I’ve sat down a few times over the past week thinking “what should I blog about today...” and ended up doing nothing. It probably doesn’t help that I have no readers at the moment. In order to combat this I have decided to start a series titled ‘What makes a great terrarium?’
The aim is to break down each aspect of the terrarium and learn a bit more about it myself, hopefully providing someone with insight along the way and making Geodesium’s terrarium kits ever better.
To start with, let’s define the word terrarium. A quick google search yields the definition:
“A vivarium for smaller land animals, especially reptiles, amphibians, or terrestrial invertebrates, typically in the form of a glass-fronted case.”
“A sealed transparent globe or similar container in which plants are grown”
With the etymology combining the Latin word terra, meaning earth, with the English word aquarium.
The Wikipedia article tells us the terrarium was invented by Nathaniel Bagshaw Ward in 1842. A botanist who observed insect behaviour and left a jar unattended, he observed a fern growing inside and watched it grow for 4 years, adding no water.
The conclusion we can gather is that a terrarium is about capturing parts of the Earth into a glass vessel for observation. I think terrariums serve 2 main purposes:
- The modern fascination with terrariums clearly derives from people thinking they look cool. They can fit in to both rustic and modern décor styles and provide a clean, cool way to bring a plant inside.
- Most people have plants in their homes, a terrarium reduces the mess associated with this, as well as reducing frequency of watering due to the humidity. This humidity is also useful, it allows the creation of a microclimate, providing an opportunity to grow plants in a country or area they do not belong.
So a ‘great terrarium’ has to fulfill these criteria. Each aspect has to look good, but also provide a practical use. There is no point in creating a beautiful terrarium for it to die a week later. There is also no point in splashing out on a fancy shape but having the inside look terrible.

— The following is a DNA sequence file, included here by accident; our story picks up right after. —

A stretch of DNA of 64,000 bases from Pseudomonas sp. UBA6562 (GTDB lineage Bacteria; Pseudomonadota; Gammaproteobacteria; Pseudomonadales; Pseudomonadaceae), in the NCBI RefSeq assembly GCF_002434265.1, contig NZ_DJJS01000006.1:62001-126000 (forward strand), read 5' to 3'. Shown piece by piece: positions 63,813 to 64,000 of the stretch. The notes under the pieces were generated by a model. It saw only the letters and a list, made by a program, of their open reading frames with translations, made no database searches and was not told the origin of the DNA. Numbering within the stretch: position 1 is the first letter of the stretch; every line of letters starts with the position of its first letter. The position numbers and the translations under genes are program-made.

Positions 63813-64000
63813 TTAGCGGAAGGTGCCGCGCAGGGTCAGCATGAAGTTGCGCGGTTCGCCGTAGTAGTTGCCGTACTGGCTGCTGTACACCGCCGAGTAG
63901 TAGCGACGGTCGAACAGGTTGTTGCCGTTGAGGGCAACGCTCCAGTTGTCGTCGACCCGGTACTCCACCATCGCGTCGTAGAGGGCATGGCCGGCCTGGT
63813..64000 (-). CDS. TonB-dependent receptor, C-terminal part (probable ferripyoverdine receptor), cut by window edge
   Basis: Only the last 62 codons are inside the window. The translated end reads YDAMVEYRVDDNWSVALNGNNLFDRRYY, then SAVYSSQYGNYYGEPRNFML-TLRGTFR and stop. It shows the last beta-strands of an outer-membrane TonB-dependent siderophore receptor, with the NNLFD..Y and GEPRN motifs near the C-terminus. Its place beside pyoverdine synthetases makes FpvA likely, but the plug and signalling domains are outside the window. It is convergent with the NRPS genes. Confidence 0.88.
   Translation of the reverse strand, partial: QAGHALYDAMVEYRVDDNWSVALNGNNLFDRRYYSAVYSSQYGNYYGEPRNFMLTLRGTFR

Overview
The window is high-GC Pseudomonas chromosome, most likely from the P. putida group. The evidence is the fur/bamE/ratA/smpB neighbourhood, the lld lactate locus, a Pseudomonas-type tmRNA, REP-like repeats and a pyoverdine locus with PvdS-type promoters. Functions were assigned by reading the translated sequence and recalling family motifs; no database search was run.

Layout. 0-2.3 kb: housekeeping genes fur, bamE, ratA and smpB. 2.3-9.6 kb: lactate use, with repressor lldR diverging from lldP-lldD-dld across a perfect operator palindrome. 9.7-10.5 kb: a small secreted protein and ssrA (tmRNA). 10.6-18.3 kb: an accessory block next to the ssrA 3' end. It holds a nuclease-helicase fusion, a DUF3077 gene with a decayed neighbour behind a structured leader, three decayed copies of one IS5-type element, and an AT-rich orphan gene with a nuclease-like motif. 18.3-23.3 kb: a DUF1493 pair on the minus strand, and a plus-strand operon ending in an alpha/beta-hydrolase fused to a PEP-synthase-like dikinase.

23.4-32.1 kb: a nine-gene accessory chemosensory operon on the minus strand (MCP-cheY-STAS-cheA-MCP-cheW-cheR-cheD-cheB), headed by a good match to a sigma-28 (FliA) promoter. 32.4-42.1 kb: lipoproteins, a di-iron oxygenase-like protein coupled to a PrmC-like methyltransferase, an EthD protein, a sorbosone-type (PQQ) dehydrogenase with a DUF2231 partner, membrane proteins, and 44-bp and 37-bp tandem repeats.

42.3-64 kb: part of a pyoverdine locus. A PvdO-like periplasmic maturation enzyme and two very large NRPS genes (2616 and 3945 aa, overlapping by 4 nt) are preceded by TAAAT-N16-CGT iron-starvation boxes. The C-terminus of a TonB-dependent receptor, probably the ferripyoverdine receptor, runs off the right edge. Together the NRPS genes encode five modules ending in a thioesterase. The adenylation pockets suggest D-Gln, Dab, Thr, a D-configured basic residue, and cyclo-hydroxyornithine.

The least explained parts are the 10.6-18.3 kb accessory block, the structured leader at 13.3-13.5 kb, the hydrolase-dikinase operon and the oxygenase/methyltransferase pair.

So what are the main parts of a terrarium? (these will most likely form the headings for the rest of this series).
- The container: The container provides the basis for the rest of the terrarium aspects. For a terrarium to look great the style, shape and colour of the container must be in harmony with the colours and shape of the plants, gravel and decorations. For the plants to survive, the container must provide the right levels of ventilation, drainage and humidity.
- Plants: The choice of plants are ultimately up to the user and in the cases or orchids or bonsai trees may dictate the container shape. With the most common plants being cacti, succulents and airplants there is an incredible range of choice.
- Soil: Dictated by the plant – it is essential to have a group of plants with similar watering, feeding and soil requirements for the longevity of the terrarium. This is probably a factor with limited visual considerations.
- Stones: These provide colour and can control the feel of the terrarium. You may want to try and match these to the décor of the area in which the terrarium will be placed. Stones also provide drainage for the base of the terrarium, to prevent flooding of the plants.
- Activated Charcoal and other soil add-ins: Activated Charcoal is a terrarium staple, with a variety of claims being made about its ability to reduce odour and fungus, as well as increase plant growth.
- Decorations: Decorations are very subjective. These could be used to create a themed terrarium, or just randomly to provide another dimension.
- Mosses: Mosses can be both practical and visual. There are a variety of easily available mosses, as well as some more difficult to find varieties.
So this concludes the introduction. I hope you managed to get through it! I’ll start the next blog post with a write up about containers.
As always, you can look at Geodesium’s range on the website; www.geodesium.co.uk